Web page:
Tasmanian government repeals forestry peace deal, opens up 400,000 hectares for logging

2 September 2014

The Tasmanian government has repealed the state’s forestry peace deal after both houses of parliament passed a vote to scrap the plan on Tuesday evening.

The termination of the four-year peace deal, which ended a 30-year battle between environmentalists and loggers over Tasmania’s forests, will remove 400,000 hectares (988,000 acres) of state-wide native forest from reserves for logging.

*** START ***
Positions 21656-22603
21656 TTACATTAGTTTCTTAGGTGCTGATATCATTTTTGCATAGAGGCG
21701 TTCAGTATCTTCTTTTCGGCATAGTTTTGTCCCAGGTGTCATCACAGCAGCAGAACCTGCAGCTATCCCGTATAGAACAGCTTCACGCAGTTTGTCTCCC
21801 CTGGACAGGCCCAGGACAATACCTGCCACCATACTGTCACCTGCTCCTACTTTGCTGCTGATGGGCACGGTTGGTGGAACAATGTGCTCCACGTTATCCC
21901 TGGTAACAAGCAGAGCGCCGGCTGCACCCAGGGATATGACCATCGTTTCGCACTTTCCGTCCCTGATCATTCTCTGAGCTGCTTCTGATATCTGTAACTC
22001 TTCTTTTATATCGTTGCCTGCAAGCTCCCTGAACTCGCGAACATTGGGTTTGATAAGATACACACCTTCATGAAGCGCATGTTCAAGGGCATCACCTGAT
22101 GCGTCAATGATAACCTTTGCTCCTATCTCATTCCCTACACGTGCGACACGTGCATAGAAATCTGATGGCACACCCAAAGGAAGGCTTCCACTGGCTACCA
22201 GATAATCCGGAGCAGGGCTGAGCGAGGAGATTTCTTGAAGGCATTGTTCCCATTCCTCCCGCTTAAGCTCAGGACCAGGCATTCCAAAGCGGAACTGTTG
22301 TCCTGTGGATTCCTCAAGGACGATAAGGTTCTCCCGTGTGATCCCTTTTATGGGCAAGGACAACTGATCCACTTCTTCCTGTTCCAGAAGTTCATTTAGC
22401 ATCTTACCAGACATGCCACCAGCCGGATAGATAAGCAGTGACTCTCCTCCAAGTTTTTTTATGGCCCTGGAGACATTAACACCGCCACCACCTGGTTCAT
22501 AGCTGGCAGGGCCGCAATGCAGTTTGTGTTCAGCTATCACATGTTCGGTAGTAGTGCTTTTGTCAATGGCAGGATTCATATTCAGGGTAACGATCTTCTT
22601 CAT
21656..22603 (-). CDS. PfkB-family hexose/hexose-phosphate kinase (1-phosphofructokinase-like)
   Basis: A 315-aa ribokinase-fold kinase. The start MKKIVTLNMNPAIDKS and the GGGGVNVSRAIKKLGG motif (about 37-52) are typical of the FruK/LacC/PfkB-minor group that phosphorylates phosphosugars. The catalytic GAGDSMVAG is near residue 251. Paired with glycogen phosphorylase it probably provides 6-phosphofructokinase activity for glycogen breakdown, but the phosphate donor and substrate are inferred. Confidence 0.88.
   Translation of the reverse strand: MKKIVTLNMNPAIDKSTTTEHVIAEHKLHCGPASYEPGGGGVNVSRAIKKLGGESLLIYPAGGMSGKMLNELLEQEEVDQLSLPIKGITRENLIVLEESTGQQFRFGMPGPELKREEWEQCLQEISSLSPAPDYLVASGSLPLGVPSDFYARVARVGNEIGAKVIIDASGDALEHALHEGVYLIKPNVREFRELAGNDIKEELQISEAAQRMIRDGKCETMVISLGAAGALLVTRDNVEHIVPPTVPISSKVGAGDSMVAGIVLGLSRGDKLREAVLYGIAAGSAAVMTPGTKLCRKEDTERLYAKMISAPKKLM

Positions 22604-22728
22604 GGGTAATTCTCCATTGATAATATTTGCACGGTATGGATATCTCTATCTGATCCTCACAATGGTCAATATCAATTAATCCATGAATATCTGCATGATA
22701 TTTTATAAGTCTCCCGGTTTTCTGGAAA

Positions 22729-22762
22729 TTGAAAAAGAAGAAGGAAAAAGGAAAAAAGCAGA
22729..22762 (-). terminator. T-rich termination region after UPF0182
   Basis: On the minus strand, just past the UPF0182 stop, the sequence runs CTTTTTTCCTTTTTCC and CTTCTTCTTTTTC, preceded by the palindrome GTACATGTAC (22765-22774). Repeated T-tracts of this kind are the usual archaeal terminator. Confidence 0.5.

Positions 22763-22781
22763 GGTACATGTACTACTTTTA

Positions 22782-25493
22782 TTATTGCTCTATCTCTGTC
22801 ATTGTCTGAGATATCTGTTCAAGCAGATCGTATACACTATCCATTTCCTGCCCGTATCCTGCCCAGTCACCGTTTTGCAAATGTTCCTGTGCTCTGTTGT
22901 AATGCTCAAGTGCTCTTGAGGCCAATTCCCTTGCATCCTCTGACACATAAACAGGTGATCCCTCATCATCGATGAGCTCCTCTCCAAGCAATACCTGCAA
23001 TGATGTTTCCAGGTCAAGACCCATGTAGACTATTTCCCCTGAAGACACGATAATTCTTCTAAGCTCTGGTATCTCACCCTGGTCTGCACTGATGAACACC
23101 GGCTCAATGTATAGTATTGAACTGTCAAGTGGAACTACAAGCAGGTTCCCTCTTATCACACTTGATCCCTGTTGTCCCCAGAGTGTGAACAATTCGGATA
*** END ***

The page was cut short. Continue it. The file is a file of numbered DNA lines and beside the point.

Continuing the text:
The Forestry (Rebuilding the Forest Industry) bill passed the Liberal-dominated lower house after being amended in Tasmania’s upper house.

The bill scraps the forestry peace deal, introduced by the previous Labor government, to allow widespread logging in the protected 400,000-hectare area in six years’ time. The peace deal had provided payment to loggers to move away from felling native forests.

The specialty timber sector will have access to a wider 1.1m hectares of previously protected forest for selective logging.

The Liberal state government, which won power earlier this year with a pledge to rip up the forestry peace deal, claims the protection of vast swaths of forest has hindered job creation.

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